Duval Street is slowly coming back to life after Hurricane Irma.
Although not bustling with tourists, people are starting to trickle into bars.
Sloppy Joe's Bar opened for the first time in two weeks Thursday.
"We had anywhere between 6 and 8 inches of water in the bar," manager Rita MacMacain said.
It's not just for locals to start enjoying some downtime, but also so staffers could start working again.
"It has been truly amazing how quickly things have turned around and gotten up and just trying to get people back to some normalcy in their lives," MacMacain said.
When Hurricane Wilma impacted Florida in 2005, Fantasy Fest was canceled. That's not the case this time around. Locals said the businesses depend on a big event like Fantasy Fest to bring in much-needed revenue.
"We've got a lot of these construction guys and contractor guys, you know, they have to eat. They like to drink beer, so they'll be pumping into the economy," one resident told Local 10 News.
Businesses also depend on cruise ships that are a regular sight at Mallory Square. The first cruise ship is expected back in Key West by Sunday.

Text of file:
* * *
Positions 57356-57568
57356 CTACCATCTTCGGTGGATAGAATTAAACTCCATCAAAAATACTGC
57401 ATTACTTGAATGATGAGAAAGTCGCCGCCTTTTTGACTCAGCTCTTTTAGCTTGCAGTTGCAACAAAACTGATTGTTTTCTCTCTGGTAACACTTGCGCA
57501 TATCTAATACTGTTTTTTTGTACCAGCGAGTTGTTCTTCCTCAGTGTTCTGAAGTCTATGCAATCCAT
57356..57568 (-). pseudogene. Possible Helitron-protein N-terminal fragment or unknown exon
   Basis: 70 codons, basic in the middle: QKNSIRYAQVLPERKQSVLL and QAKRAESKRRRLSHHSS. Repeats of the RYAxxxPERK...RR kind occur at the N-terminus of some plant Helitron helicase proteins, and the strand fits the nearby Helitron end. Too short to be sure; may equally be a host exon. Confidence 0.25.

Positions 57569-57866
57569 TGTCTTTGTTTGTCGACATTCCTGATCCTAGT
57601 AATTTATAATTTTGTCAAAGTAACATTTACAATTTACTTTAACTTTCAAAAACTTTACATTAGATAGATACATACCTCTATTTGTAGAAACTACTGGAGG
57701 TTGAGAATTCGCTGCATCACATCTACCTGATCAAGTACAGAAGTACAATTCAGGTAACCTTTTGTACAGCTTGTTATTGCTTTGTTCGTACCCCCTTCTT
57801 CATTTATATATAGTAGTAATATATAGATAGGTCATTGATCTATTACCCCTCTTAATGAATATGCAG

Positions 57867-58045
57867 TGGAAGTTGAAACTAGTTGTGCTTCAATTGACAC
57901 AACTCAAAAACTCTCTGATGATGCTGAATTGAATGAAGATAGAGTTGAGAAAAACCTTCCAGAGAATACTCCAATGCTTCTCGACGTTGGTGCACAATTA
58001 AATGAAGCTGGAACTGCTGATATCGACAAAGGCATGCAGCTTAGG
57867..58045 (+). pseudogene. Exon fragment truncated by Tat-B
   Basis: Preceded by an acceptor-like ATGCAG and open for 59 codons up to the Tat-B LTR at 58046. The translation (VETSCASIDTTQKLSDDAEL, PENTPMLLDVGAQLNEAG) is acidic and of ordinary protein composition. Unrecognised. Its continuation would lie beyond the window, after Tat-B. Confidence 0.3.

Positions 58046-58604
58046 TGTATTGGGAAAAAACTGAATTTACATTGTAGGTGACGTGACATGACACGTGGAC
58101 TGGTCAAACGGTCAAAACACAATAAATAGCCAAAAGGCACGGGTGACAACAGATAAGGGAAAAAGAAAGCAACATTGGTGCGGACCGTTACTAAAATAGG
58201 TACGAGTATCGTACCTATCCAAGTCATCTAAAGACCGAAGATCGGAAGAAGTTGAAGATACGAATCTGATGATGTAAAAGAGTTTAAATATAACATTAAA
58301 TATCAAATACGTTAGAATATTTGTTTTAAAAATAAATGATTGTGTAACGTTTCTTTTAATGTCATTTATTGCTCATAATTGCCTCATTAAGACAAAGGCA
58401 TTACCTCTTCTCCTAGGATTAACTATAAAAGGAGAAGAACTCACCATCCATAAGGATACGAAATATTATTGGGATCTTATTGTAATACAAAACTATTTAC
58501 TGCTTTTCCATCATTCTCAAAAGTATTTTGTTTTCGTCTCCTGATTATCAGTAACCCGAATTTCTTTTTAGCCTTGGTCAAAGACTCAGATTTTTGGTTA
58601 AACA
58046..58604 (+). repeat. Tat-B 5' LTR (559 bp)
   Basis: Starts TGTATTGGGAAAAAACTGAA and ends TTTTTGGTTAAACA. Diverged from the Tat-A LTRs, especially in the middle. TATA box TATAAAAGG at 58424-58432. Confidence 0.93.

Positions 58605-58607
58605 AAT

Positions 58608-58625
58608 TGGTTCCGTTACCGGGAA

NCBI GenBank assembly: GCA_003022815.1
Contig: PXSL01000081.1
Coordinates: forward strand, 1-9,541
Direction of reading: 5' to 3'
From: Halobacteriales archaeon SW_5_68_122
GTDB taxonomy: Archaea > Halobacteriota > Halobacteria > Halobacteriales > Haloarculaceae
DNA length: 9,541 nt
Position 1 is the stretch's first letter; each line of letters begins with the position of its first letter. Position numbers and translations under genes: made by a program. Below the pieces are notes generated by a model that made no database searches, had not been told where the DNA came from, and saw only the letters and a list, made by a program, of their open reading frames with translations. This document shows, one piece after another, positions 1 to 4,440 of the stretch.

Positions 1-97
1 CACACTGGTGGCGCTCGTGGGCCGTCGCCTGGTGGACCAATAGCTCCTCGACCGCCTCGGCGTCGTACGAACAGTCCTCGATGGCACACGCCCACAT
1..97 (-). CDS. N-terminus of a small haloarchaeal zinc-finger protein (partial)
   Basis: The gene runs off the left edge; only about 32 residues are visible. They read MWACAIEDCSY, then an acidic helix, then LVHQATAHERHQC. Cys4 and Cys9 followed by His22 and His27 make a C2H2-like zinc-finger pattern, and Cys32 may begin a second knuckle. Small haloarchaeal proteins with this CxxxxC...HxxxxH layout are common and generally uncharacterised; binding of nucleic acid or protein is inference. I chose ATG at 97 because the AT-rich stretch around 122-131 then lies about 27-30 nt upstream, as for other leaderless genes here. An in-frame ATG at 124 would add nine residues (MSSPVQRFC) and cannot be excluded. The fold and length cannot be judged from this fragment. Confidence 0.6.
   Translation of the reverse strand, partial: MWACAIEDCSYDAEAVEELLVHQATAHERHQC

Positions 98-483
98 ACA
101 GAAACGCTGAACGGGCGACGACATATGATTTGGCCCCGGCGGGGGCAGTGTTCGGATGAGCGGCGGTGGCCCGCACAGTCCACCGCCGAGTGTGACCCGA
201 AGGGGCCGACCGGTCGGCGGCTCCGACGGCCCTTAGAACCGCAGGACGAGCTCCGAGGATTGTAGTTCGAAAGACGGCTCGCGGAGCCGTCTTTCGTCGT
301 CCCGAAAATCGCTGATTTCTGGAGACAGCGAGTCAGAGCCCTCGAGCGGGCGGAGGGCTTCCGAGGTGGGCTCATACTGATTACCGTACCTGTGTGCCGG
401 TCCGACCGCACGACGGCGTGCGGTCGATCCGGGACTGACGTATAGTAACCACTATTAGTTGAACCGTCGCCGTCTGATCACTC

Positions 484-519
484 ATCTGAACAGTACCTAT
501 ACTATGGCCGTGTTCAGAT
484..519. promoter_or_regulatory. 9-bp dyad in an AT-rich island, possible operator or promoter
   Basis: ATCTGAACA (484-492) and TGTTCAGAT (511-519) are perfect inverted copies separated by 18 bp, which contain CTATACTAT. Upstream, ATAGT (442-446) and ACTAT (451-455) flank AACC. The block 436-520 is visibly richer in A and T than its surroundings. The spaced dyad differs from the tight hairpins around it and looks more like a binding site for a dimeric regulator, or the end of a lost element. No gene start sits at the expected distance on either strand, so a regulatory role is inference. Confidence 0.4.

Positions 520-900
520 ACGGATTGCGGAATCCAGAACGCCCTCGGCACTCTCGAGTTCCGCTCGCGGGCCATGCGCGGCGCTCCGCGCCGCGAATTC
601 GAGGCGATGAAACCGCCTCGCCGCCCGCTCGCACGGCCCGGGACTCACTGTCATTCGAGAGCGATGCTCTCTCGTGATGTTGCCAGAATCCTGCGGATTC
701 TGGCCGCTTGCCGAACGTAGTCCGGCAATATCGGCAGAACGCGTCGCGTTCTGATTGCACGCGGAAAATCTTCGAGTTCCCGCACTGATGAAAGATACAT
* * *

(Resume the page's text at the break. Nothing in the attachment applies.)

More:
It's definitely progress, but there's still a long way to go.
Some hotels still can't open because of severe damage.
Thai Life Floating Restaurant lost its roof during the storm. Capt. Tony's Saloon, the oldest bar in Florida, is expected to reopen in a week.
Key West gas stations are also finally fueling up, and businesses are posting signs outside to let people know they're open.
Despite the setback, many locals know it could have been so much worse.
"Key West proper, besides tree damage, we fared very well," MacMacain said. "We were very blessed."